Energy spending signals an opportunity for the industry

The world’s level of energy investment is set to increase by 8% in 2022 to well over $2 trillion, with clean energy accounting for the majority of that figure.

The International Energy Agency says while the figures look encouraging the growth in investment is still far from enough to tackle the multiple dimensions of today’s energy crisis and pave the way towards a cleaner and more secure energy future.

The fastest growth is coming from the power sector – mainly in renewables and grids – and from energy efficiency, according to the IEA’s World Energy Investment 2022 report. The rise in clean energy spending is not evenly spread, however, with most of it taking place in advanced economies and China. And in some markets, energy security concerns and high prices are prompting higher investment in fossil fuel supplies, most notably on coal.

Clean energy investment grew by only 2% a year in the five years after the Paris Agreement was signed in 2015. But since 2020, the pace of growth has accelerated significantly to 12%. Spending has been underpinned by fiscal support from governments and aided by the rise of sustainable finance, especially in advanced economies. Renewables, grids and storage now account for more than 80% of total power sector investment. Spending on solar PV, batteries and electric vehicles is now growing at rates consistent with reaching global net zero emissions by 2050.

Tight supply chains are also playing a large part in the headline rise in investment, though. Almost half of the overall increase in spending is a reflection of higher costs, from labour and services to materials such as cement, steel and critical minerals. These challenges are deterring some energy companies from picking up their spending more quickly.

From a low base, there is rapid growth underway in spending on some emerging technologies, notably batteries, low emissions hydrogen, and carbon capture utilisation and storage. Investment in battery energy storage is expected to more than double to reach almost $20 billion in 2022.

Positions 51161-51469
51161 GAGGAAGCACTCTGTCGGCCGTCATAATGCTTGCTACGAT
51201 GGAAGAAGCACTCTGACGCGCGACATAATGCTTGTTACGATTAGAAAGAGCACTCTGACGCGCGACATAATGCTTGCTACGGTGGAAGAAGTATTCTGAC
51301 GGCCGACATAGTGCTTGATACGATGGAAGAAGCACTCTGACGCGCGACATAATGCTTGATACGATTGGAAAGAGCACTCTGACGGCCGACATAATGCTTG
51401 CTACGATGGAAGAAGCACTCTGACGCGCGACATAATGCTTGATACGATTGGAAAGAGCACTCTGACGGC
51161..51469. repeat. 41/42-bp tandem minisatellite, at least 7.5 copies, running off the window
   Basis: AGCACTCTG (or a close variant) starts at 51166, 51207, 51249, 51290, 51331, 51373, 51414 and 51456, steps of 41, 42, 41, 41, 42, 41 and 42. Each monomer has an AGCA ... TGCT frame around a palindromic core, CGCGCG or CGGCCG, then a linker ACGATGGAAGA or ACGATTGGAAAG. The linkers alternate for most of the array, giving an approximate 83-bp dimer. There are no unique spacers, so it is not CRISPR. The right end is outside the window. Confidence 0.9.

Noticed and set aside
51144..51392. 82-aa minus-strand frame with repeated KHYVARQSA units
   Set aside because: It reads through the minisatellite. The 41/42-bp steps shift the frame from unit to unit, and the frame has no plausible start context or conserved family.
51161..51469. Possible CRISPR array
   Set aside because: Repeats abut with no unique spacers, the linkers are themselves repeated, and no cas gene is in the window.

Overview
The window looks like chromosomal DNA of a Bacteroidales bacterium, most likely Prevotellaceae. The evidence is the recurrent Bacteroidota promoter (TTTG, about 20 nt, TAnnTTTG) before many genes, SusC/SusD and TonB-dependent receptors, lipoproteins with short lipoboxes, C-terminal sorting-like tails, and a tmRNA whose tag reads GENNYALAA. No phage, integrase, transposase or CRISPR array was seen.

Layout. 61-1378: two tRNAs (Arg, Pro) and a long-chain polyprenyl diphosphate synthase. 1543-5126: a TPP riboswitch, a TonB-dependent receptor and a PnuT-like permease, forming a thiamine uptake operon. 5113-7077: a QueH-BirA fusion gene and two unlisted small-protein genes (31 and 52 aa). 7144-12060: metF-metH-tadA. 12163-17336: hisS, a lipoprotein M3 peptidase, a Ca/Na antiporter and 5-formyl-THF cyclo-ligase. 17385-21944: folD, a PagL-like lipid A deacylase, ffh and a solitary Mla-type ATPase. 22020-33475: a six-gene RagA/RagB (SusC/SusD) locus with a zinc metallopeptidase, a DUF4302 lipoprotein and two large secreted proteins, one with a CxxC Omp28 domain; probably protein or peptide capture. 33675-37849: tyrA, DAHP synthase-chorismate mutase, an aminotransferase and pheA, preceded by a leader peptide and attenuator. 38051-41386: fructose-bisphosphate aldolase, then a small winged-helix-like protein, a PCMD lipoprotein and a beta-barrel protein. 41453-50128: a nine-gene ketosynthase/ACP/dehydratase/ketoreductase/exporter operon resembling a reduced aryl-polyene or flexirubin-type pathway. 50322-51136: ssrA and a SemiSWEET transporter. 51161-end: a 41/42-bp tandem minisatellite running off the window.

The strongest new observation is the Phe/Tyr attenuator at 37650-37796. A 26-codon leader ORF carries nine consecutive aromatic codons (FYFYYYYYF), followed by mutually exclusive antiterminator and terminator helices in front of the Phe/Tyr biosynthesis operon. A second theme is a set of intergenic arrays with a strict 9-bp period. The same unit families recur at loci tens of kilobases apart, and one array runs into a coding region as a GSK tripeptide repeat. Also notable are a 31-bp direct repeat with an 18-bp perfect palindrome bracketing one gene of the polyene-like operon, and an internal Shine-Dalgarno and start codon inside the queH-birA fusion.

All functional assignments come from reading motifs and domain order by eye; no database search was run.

However, according to the IEA, despite some bright spots, such as solar in India, clean energy spending in emerging and developing economies (excluding China) remains stuck at 2015 levels, with no increase since the Paris Agreement was reached. Public funds to support sustainable recovery are scarce, policy frameworks are often weak, economic clouds are gathering, and borrowing costs are rising. All of this undercuts the economic attractiveness of capital-intensive clean technologies. Much more needs to be done, including by international development institutions, to boost these investment levels and bridge widening regional divergences in the pace of energy transition investment.

“Overall, today’s oil and gas spending is caught between two visions of the future: it is too high for a pathway aligned with limiting global warming to 1.5 °C but not enough to satisfy rising demand in a scenario where governments stick with today’s policy settings and fail to deliver on their climate pledges,” It warned.

It provides the (re)insurance industry with a huge opportunity to deliver on its promise to aid the transition to sustainable energy sources. The key will be the role that the industry is able to play in the emerging economies where the lack of investment is fuelling their reliance on fossil fuels.

As the date for the COP27 meeting gets ever closer the likelihood is that there will be further pressure to level up the ability of all nation to transition to a net zero future. However is comes with risk and risk is the industry’s business.

Jon Guy, Editor,

Emerging Risks

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